THURSDAY

11:30am: Yuca Cafe—2 poached eggs on challah bread with home fries (sausages went to M), a dish called “Rocky Mountains” on the menu. I ordinarily associate this food term with bull testicles, but if it means I don’t have to agonize over ordering something sweet or savory, I’m all for it. By transferring the eggs onto the potatoes and smothering the challah (flavored with cinnamon and vanilla and lightly fried) with pure maple syrup, I essentially had two breakfasts. OMG, can you hear me drooling all over again?

"Rocky Mountains," Yuca Cafe | Canon 5D, 105mm, 1/40, f4, ISO 1250

[NOT PICTURED] 1:00pm: Bake—1 chocolate chip banana cookie, 1 pretzel chocolate chip cookie. They were exquisite but too melty to be photographed.

[NOT PICTURED] 11:30pm: El Cid3 grilled fish tacos, rice, beans, and 1,000 chips. The tacos here were a letdown after Big Star.

[NOT PICTURED] 12:15am: Longman & Eagle—Small plate of decadent beef fat fries that killed my craving for any more food. And then my moist pineapple upside-down cake with boozy cherries and toasted coconut arrived. It was flavorful but I was glad everyone wanted a bite.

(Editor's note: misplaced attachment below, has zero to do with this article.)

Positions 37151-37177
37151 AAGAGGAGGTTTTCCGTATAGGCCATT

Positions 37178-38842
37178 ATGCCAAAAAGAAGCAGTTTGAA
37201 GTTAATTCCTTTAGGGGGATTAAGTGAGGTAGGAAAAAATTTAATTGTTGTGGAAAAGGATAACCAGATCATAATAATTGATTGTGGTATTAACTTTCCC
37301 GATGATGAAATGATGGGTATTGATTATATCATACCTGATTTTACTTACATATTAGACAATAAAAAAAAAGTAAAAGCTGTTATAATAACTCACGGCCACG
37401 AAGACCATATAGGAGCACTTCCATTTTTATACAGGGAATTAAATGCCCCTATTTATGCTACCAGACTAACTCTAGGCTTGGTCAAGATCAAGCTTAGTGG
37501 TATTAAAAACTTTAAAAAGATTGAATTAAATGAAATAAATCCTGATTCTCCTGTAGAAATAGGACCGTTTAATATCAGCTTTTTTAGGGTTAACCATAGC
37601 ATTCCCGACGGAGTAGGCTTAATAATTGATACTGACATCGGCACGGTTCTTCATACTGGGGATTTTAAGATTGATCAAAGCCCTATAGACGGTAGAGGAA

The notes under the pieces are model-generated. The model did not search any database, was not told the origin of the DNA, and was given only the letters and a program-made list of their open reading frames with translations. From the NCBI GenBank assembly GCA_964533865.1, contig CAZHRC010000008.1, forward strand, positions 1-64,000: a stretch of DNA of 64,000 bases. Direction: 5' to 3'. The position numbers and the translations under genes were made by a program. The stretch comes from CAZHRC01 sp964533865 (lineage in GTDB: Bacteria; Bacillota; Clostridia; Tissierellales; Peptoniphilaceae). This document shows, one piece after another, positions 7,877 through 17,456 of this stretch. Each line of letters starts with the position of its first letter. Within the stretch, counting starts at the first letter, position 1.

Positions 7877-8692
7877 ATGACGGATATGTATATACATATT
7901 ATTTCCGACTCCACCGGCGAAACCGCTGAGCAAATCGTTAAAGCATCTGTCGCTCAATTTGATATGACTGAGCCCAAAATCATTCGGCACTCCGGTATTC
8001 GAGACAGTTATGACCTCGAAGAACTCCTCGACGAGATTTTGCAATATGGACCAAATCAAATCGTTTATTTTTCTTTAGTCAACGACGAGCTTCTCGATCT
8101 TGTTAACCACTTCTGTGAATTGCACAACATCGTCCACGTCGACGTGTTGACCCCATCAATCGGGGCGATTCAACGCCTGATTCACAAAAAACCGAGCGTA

FRIDAY

12:00pm: Cafe Con Leche (Wicker Park)—Baskets of freshly made chips and salsa; huevos montados (poached eggs over thick sopes, or corn husk shells) with two kinds of salsa and black beans. It was satisfying but not mind-blowing. Perhaps I should’ve gotten a tostonillo instead, a sandwich that substitutes bread with fried plantains.

Chips & salsa, Cafe Con Leche | Canon 5D, 105mm, 1/50, f4, ISO 640

Huevos montados, Cafe Con Leche | Canon 5D, 105mm, 1/100, f4, ISO 800

(This was the day we checked into Longman & Eagle. Check out their see-through shower; the frosted-glass toilet is right next to it.)

Room, Longman & Eagle | Canon 5D, 24mm, 1/50, f4, ISO 1000

7:00pm: New Wave Coffee—Vegan chocolate cupcake, simple, moist, delectable. I can’t believe I didn’t get more over the weekend.

Vegan chocolate cupcake, New Wave Coffee | Canon 5D, 105mm, 1/80, f5.6, ISO 100

1:55am: Longman & Eagle—Small bowl of mixed nuts.

After hours at Longman & Eagle | Canon 5D, 24mm, 1/25, f4, ISO 1250

SATURDAY